Directors of a company must perform their duties in a manner that furthers the interests of both the company and the shareholders. So what happens when a director is encumbering the business affairs of the company or acts in a manner that is contrary to the best interests of the Company? The Companies Act 71 of 2008 (“the Act”) makes provision for the removal of directors in three manners, namely: removal by the shareholders; removal by the board of directors; and removal in accordance with the companies Memorandum of Incorporation. In this article, we will discuss the removal by shareholders and the board of directors.
Removal by Shareholders
The shareholders of a company appoint the director(s) and thus are also responsible for ensuring the correct processes are adhered to. Irrespective of what is contained in the MOI, any agreements between the director and the company, or between the directors and the shareholders, the shareholders may remove the director. Contrary to the removal by the board of directors, shareholders do not need to have a particular reason in order to remove a director. Section 71(1) of the Act provides for the removal of a director by ordinary resolution. Thus the removal need only be by majority vote. However, the shareholders must ensure procedural fairness and in accordance with Section 71(2) of the Act prior notice of the meeting must be given to the affected director so as to afford the affected director with the reasonable opportunity to make representations to the shareholders prior to the resolution being considered.
Removal by the Board of Directors
In accordance with section 71(3), removal by the board of directors may only be done if a shareholder or director alleges one of the following grounds:
The director has become ineligible or disqualified to act in terms of the Act;
The director has become incapacitated to the extent that they are unable to perform their functions and unlikely to regain capacity within a reasonable time; and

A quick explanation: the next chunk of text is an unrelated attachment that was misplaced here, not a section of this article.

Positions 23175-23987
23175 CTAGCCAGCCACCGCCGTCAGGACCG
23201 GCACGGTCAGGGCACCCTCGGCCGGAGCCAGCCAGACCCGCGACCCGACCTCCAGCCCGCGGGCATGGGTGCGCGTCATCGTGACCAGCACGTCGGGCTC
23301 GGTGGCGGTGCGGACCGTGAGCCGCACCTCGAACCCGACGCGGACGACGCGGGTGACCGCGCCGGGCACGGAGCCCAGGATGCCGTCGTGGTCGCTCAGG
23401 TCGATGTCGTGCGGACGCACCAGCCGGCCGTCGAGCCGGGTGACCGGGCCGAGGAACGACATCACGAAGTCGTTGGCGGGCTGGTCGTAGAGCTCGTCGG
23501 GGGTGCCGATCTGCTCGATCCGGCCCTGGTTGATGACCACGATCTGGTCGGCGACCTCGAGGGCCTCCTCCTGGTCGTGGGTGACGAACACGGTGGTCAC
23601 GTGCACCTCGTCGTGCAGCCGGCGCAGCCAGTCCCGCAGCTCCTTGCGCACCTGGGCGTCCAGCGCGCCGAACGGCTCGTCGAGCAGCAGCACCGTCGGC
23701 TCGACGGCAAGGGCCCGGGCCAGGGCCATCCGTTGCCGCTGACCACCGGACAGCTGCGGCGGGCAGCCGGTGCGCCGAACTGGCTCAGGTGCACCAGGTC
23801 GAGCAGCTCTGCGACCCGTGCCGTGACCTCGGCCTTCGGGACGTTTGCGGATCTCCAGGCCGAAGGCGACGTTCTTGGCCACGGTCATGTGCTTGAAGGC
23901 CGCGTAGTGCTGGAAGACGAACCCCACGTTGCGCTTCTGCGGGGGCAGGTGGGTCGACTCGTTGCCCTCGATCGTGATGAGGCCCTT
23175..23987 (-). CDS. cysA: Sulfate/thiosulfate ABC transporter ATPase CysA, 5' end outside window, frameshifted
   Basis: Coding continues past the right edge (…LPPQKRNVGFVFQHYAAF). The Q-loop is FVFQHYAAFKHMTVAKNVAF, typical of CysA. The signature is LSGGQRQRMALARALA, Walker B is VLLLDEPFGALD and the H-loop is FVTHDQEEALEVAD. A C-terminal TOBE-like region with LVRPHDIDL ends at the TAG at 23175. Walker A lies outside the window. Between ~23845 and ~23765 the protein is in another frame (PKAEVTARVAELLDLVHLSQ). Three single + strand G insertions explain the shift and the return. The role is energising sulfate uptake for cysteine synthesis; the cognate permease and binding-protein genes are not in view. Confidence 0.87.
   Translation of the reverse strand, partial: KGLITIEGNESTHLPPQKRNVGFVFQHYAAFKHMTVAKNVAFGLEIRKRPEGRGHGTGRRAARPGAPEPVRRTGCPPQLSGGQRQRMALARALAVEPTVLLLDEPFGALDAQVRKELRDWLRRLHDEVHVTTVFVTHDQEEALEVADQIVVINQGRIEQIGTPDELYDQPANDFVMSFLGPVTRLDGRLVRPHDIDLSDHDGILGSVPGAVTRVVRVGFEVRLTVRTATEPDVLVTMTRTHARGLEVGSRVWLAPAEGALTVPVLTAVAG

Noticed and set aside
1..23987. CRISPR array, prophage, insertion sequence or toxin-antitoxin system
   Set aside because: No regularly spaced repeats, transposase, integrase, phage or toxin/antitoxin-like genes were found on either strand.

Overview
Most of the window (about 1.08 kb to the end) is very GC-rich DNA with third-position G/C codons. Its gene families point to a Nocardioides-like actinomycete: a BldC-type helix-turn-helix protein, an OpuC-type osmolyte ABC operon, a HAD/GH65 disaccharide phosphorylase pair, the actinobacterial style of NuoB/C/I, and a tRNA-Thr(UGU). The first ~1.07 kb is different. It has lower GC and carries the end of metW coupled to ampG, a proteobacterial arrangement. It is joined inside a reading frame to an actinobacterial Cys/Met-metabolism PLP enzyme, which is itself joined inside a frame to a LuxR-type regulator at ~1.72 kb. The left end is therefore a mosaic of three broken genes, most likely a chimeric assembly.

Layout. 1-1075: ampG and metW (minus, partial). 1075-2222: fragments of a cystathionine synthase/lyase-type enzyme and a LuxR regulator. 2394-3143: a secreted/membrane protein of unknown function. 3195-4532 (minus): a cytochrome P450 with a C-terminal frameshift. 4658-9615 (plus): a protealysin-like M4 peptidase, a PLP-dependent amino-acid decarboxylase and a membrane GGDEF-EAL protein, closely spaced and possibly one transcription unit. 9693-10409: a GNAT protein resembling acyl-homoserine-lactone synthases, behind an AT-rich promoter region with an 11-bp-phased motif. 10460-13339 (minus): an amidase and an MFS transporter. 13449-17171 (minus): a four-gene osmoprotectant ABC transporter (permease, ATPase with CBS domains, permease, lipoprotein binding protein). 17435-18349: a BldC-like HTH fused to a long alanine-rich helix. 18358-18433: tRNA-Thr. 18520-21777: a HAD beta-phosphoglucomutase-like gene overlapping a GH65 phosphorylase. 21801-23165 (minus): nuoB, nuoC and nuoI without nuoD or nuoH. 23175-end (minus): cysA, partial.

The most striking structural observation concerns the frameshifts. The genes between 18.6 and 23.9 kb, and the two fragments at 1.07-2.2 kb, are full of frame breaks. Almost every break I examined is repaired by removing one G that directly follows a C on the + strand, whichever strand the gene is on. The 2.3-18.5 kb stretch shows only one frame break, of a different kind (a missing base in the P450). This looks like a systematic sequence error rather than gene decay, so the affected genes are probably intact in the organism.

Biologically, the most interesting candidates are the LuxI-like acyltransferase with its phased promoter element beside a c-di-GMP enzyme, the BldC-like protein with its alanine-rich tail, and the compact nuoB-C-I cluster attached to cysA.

The director has neglected or been derelict in his or her functions.
Similarly, to the shareholders, the board of directors must ensure procedural fairness and must furnish the director with the notice to the proposed resolution. A statement must also be provided that indicates the grounds alleged for the removal. The director thus has the opportunity to make representations prior to the consideration of the removal.
Remedies available to the Director
A director who has been removed from their position remains entitled to make an application to court for damages or compensation due should they feel the removal by the shareholders or board of directors were procedurally unfair. Whilst the removal may be taken on review at a court, it is still unclear whether this can be done when the removal was by the shareholders, as the shareholders are entitled to do so by majority vote and should they wish to do so, rather than the director having met one of the alleged grounds. A removal by the board of directors may be taken on appeal to the court, should the affected director believe that the decision was unjust. Any claim that the affected director may have may also include the loss of their position as a director or the loss of any other position resulting from their removal as a director.
Similar to employee dismissal procedures, the removal of the director must be procedurally fair, and in the case of the board of directors, also substantively fair. It is important for companies and directors alike to know their rights in terms of the Act and to seek sound legal advice should they be unclear on any aspect. Whilst the company is entitled to remove its directors, directors have the right to apply to court in certain circumstances and should exercise this right should they believe they have a strong case to do so.
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